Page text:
Mayor Conley said she wishes they could ask the schools to help since all the heavy buses go down the streets and then there’s the trash trucks.
Luke said Mike Renault asked at a city meeting if the Downtown Development Authority couldn’t pay for streets in its district, such as Victoria Commons.
Mayor Conley said that could happen if the DDA had enough money.
The mayor pointed out Harbour Pointe and Victoria Commons were both built more than 20 years ago.
“I can still go to parts of the world and walk down Roman roads and I walk on my road and hurt myself,” Luke said.
City Manager Kollmeyer said they would need a bigger facility than city hall for the meeting on the streets. Mayor Conley said they could possibly get the Commons at Belleville High School. They would have two meetings with the engineer present and possibly broken into presentations by phases proposed.
In other business at Monday’s meeting, the council:
- Approved the Relay for Life walk/fund raiser for Saturday, May 14, closing High Street between the gazebo in Horizon Park and Johnny’s parking lot from 8 a.m. to midnight;
- Approved closing the south side of Roland Street from 8 a.m. to 5 p.m. on July 10 for the Belleville Area Garden Walk, the 2016 fund raiser for the library. A limited access lane for residents will be left open;
- Heard Alan Whitehead of Kona Running Company withdraw his request to use the Fourth Street Square for a beer/wine tent on June 17 for the end of the Kona Strawberry Run, from 4 to 10 p.m. He said he didn’t get the quote he wanted and they are looking for an alternative location, which would be on the lake near Horizon Park. “If we’re not supplying the beer, we’ll be giving out ice cream,” Whitehead said. Mayor Kerreen Conley said everyone knows where he is talking about and the parking lot at that establishment is a city parking lot so he might have to come back to see the council about using it, after all. Whitehead said last year they had parking problems for the 1,400 participants, but now they have made arrangements for parking at Lakewood shopping center and shuttle buses. He said participants have been impressed with the lake setting, calling it “pretty awesome”;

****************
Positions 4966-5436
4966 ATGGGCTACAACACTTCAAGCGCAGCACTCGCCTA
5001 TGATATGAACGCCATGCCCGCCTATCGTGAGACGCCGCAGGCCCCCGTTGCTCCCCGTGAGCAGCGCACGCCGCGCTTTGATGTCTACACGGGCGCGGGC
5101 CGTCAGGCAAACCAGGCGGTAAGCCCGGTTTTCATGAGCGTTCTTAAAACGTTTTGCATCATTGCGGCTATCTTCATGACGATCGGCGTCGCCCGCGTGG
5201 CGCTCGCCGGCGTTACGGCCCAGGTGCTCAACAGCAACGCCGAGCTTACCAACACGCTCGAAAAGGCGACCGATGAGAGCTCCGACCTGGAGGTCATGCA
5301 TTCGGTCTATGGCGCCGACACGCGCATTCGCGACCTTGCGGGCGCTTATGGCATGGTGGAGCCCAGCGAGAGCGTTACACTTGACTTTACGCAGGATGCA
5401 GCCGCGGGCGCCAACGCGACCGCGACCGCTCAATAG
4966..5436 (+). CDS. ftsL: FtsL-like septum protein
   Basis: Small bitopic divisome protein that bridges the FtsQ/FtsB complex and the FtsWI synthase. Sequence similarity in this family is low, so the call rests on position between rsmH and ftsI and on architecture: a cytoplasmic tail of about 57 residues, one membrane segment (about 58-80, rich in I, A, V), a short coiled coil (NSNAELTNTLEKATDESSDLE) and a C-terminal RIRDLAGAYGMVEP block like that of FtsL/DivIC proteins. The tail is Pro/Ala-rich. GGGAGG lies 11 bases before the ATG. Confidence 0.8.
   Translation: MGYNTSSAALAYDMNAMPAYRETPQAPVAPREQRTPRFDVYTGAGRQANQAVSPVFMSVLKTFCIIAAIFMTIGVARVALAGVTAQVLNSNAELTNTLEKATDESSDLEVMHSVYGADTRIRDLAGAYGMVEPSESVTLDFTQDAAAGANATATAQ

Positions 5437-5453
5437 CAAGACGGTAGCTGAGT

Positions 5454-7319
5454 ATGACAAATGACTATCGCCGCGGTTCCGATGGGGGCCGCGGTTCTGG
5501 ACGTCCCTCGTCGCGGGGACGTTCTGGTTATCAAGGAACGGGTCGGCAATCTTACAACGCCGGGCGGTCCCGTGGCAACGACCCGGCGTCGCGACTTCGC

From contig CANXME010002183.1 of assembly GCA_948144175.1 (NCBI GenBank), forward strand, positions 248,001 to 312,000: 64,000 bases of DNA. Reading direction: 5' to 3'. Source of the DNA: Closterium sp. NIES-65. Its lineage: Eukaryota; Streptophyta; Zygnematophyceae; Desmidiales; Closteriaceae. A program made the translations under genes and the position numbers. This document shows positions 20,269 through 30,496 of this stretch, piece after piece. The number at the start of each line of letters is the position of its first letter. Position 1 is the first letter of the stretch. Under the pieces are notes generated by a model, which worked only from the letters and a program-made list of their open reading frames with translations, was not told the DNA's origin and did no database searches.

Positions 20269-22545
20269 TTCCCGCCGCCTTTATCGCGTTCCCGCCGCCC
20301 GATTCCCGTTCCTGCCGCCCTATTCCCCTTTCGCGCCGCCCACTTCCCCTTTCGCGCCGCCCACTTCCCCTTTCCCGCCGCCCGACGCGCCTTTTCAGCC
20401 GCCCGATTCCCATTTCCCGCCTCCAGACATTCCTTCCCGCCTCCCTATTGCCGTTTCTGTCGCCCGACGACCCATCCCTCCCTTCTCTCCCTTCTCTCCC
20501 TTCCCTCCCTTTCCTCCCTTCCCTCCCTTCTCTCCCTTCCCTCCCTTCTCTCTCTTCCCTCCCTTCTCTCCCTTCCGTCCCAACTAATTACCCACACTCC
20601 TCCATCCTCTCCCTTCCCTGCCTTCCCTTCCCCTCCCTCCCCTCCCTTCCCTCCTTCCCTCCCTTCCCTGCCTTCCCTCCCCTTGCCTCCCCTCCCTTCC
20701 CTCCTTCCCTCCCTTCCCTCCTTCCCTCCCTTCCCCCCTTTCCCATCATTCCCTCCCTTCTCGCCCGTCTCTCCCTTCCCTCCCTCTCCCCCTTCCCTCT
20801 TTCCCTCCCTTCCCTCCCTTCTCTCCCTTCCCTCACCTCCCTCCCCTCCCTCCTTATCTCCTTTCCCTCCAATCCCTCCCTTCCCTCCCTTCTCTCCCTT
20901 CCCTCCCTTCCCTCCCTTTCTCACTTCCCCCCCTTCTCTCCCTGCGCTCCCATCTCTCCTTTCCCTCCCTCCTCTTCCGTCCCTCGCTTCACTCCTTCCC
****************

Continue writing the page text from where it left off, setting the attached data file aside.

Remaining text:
- Approved the 2016-17 budget session schedule, beginning May 9 with the first review, at 6 p.m. A proposed budget will be presented to council by the city manager at the May 2 council meeting;
- Approved accounts payable of $78,429.35 and the following departmental purchases in excess of $500: to EJ $2,320.50 for hydrant from Water funds; to Metro Environmental $745 for sewer repair from Water funds, and to MDEQ $2,000 for annual fees from Water funds;
- Heard City Manager Kollmeyer announce that Belleville has again received money from the Detroit Wayne Mental Health Authority to offer summer jobs. She said they will get $49,000 to pay for 12 positions, 28 hours a week, for those aged 14 to 24. Last year the city had a $47,497 grant;
- Heard City Manager Kollmeyer report that the city is planning a meeting of the Civil Service Commission, depending on when the members can meet, to consider potential police officer candidates, and candidates for city clerk/treasurer. It later was set for April 27;
- Heard Councilman Fielder say he attended last Friday’s Council of Western Wayne meeting in Plymouth on behalf of the mayor and learned the CWW region is the first in Wayne County to offer 911 texting, as secondary to phoning in a 911 call;
- Heard Councilman Tom Smith announce the Belleville Area Council for the Arts fund raiser for Music Lakeside is usually in June, but this year it will be Sept. 9 at BYC; and
- Heard Kollmeyer announce that since the city now has no DPW Director, Building Official Rutherford has agreed to come in from 8 a.m. to 4 p.m., rather than 8 a.m. to 1 p.m., to handle some of the work temporarily.